The penalization of a quality breach depends on its severity. Flash points ranging down to 45°C tend to be fined moderately because they do not pose an excessive risk to vehicles. On the contrary, flash points below 20°C are very serious and so are the consequences. The flash point discrepancies are not, in the majority of cases, to be blamed on the filling stations themselves. They may result from poor gasoline vapour recovery system design or other technological defects, but most of the time, it is the fuel supply chain and tanker trucks that are at fault. The problem is quite simple – the Diesel fuel is being shipped in a tank chamber that previously contained gasoline, or the truck operator discharged gasoline into a Diesel tank by mistake. Human factor is of great importance here and any attempt to cover up the error (e.g., trying to balance out the quantity of each fuel with reciprocal discharging of Diesel fuel into the gasoline tank) can cause an enormous headache.
The last group of quality inconsistencies are related to fuel production. Errors in official production made by refineries and fuel terminals happen, but they are very rare. If something like this occurs and the output quality control fails to detect it, those violations are often less serious, and are limited to minor deviations, e.g., in sulfur or FAME (biodiesel) content, distillation curve or cetane number.
However, there is a special group of the most contemptible production quality defects that arise from fraudulent activities, and they are the direct results of fuel adulteration. The technique behind fuel adulteration is to admix cheaper components with those that are already present in the fuel. The lower price may be achieved through lower, or even the absence of, taxes imposed on admixed matter, or previously used matter that is considered to be waste or a secondary resource. The most frequently misused hydrocarbon fractions are solvents and industrial operation fluids, like lubrication, and forming and transformer oils. Such products generally exceed the boiling range of Diesel fuel (being heavier than that), they have a higher sulfur content, or they contain other contaminants that are very dangerous to engines and aftertreatment systems. Such adulterated fuel is difficult to combust, leaves carbonization residues (like soot), and harms the overall condition of the powertrain through excessive deposits. Excessive sulfur content or any other acid forming substances may also significantly damage the engine, creating a corrosive environment and depleting the protective additives in engine oil. Such a finding in fuel quality testing must not be found at any reputable filling station, and if it is, a massive financial penalty is the smallest problem they face, because the damage to their reputation can be even more devastating. If you’re looking for a trustworthy fuel supplier, have a look at the Eurowag Fuel Offer, which includes both classic and alternative fuels.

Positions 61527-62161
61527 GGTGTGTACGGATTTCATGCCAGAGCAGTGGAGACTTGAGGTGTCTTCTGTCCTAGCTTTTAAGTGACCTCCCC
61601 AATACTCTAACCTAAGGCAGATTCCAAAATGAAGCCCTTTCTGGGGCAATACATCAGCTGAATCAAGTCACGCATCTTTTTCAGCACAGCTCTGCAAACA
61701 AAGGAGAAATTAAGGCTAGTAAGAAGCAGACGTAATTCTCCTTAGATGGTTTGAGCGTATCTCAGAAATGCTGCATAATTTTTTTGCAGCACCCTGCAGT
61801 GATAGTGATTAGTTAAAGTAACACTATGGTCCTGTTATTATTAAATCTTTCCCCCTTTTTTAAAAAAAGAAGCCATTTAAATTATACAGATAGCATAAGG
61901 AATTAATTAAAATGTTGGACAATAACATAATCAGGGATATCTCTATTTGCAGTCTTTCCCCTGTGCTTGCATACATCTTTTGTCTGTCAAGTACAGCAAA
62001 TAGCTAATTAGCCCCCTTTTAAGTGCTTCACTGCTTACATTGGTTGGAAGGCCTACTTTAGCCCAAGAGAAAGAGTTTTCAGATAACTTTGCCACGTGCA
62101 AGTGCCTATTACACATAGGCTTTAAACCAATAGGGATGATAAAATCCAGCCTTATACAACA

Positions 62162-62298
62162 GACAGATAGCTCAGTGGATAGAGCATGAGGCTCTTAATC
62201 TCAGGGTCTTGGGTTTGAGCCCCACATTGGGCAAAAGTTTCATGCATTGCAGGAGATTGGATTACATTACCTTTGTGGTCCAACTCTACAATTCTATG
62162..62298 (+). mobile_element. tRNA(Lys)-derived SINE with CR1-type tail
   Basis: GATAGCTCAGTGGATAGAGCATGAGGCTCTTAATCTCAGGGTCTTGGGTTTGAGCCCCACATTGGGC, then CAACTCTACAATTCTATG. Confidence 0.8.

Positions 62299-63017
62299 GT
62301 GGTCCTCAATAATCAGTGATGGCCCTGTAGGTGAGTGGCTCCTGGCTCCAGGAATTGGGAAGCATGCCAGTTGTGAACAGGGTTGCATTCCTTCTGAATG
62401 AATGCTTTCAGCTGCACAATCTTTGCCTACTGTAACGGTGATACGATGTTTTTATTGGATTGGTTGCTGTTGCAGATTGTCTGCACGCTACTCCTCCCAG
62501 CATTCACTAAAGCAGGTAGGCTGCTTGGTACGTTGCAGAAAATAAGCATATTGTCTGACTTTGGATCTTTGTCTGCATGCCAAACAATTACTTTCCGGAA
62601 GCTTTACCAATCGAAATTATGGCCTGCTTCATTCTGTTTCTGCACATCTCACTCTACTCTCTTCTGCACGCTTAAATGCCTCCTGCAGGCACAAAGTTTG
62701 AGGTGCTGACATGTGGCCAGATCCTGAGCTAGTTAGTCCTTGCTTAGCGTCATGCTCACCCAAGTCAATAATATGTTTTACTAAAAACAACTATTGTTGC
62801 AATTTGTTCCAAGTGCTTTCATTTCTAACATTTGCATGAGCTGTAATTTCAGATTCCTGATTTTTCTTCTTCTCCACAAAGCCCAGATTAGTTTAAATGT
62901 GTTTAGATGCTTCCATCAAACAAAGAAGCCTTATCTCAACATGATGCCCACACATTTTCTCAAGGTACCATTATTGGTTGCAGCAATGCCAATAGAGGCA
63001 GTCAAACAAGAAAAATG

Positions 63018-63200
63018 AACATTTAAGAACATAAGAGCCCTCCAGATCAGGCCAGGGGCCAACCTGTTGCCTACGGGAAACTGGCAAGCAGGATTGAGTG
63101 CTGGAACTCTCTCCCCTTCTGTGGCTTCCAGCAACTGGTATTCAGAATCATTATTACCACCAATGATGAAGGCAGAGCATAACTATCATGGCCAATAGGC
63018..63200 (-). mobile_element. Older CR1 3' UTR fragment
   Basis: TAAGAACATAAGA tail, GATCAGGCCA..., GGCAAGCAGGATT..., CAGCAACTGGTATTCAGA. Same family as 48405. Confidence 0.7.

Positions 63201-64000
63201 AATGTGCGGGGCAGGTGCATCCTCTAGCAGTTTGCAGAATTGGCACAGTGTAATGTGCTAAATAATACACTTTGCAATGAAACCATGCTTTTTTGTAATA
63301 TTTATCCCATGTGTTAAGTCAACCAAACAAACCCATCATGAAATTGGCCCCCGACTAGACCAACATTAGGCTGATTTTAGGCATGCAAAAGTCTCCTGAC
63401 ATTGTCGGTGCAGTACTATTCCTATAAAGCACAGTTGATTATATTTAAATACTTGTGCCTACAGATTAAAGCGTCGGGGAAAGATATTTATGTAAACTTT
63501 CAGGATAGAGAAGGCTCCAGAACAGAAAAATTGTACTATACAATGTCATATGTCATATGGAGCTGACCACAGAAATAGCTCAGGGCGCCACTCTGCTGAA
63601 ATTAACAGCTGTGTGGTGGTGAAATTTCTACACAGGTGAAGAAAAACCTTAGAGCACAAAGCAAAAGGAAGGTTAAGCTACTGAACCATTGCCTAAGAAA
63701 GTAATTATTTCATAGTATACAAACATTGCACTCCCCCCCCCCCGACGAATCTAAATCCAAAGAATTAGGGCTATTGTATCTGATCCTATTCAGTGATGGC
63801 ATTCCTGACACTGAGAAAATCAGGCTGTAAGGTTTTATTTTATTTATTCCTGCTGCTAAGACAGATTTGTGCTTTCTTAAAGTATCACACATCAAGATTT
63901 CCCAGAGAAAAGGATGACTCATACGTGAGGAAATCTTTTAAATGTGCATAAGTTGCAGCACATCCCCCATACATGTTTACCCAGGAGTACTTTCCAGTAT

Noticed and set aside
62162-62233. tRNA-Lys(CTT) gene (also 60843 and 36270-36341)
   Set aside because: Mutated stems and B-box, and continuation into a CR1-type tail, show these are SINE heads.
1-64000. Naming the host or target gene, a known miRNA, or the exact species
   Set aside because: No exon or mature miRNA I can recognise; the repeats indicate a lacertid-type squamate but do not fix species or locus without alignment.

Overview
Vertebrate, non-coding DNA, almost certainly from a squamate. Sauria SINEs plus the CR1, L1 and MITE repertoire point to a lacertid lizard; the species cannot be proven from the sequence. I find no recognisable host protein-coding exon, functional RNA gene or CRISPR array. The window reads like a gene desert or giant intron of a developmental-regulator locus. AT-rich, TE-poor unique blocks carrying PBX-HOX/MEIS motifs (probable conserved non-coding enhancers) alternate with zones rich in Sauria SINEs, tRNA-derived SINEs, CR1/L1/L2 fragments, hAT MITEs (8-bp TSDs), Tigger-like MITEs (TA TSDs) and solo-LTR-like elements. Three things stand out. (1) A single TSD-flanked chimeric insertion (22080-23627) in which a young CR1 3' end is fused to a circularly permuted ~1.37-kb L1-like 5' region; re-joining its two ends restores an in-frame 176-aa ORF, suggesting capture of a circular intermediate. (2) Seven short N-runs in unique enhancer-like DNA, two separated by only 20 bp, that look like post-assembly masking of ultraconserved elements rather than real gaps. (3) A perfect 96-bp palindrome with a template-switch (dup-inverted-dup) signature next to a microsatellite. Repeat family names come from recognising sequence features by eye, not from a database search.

As indicated before, filling stations all over the EU are subject to regular quality surveys conducted by each state government. However, the fundamental EU requirements are quite low in overall intensity, and it is up to national consumer protection agencies to make them more stringent. In addition to the general reputation and quality impression, if any filling station chains want to show additional care regarding their fuel quality, it is the best to conduct independent, third-party fuel quality monitoring, i.e., regular fuel sampling and analysing without any advanced notice. These are the ones that really deserve our trust because they do not hide anything from their customers. Eurowag offers an easy solution for truck driving companies to pay and find high quality fuel stations with the Eurowag fuel cards that are valid all over Europe.